Is there a difference in context or connotation between the verbs 'vuotare' and 'svuotare', both meaning 'to empty'?


The verbs 'vuotare' and 'svuotare' indicate the same action and can be used both to define the action of emptying something, or in figurative sense (i.e. In estate la città si svuota / vuota)

Here you can find a definition of 'svuotare'. Here you can find a definition of 'vuotare'.

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  • Why shouldn't you use vuotare in a figurative sense? You can indeed, and treccani.it/vocabolario/vuotare confirms this (“il suo discorso si è vuotato così d’ogni significato”). – DaG Dec 23 '13 at 10:02
  • @DaG: You're right. I've edited my answer – Joe Taras Dec 23 '13 at 10:05
  • Joe, how did you edit the answer? I ask because I see you wrote almost nothing here. – Kyriakos Kyritsis Dec 23 '13 at 12:21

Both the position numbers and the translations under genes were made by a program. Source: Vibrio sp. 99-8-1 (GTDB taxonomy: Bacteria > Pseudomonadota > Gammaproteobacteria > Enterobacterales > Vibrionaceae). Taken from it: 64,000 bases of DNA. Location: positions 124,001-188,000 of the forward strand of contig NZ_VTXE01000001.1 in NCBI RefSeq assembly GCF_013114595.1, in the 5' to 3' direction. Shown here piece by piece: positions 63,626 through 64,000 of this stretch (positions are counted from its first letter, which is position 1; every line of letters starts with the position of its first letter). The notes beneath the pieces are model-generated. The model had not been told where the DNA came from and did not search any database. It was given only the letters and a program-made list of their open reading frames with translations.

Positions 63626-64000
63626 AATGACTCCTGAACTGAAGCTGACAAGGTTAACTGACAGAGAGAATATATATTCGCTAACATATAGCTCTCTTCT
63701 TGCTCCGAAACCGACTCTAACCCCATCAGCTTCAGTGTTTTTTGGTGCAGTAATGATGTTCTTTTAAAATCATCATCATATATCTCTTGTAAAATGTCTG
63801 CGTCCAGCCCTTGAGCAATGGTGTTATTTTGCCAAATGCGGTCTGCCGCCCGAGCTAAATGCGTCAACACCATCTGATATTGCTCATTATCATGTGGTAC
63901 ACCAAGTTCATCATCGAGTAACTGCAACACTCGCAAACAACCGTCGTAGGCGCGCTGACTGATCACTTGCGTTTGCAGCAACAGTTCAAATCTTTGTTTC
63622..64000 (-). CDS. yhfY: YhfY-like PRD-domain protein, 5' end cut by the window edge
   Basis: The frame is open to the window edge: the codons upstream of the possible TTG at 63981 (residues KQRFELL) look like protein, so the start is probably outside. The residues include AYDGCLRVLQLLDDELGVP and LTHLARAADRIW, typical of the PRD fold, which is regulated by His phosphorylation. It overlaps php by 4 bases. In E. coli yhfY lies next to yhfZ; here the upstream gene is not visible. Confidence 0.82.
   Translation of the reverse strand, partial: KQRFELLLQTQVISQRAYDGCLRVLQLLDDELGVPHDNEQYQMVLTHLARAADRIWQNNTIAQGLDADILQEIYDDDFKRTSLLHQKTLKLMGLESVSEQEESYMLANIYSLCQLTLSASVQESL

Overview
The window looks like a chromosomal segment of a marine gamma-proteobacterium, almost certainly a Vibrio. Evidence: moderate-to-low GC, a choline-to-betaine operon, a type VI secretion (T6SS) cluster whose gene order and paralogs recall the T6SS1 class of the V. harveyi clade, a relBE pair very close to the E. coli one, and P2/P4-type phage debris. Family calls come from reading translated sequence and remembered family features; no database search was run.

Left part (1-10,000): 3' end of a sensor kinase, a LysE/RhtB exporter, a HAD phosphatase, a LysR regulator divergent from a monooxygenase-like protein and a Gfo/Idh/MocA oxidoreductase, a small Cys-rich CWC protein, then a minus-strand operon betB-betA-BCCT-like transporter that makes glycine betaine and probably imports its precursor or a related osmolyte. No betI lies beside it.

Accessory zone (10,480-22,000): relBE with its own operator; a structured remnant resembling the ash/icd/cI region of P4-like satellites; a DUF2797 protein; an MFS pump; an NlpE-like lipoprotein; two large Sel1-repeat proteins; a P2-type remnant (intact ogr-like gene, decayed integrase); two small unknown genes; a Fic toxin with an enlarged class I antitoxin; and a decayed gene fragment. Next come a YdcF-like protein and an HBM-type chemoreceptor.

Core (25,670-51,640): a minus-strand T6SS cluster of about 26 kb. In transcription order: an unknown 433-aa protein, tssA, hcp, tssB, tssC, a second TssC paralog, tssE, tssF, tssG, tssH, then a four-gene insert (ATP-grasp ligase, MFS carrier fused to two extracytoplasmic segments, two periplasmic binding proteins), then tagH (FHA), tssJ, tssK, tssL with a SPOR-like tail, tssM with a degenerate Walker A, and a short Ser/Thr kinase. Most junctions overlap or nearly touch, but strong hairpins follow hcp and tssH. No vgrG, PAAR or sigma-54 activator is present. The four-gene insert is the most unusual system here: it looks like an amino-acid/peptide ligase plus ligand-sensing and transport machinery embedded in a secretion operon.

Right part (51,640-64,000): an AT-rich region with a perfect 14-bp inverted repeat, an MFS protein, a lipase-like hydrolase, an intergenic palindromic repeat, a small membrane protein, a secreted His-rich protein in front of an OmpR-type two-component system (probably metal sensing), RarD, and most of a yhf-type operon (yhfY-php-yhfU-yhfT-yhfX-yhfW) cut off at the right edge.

• @KyriakosKyritsis: Two vers are the same thing, and I've posted the link of Treccani. You think isn't it sufficient? – Joe Taras Dec 23 '13 at 12:45
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    `svuotare', as the link said, tends to give the idea of a completely empty object, ie it is 'intensivo' – rano Dec 23 '13 at 13:17

In my experience (native language speaker) svuotare is a bit stronger and less technical. Also, the initial 's' sounds almost onomatopoeic, giving a definite emphasis.

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  • It is like scancellare and cancellare: The starting S gives more emphasis. – kiamlaluno Dec 30 '13 at 5:51
  • Scancellare is a bit weird though. Maybe formally correct, but you won't find it in a newspaper article. – gioppe Jan 7 '14 at 9:13

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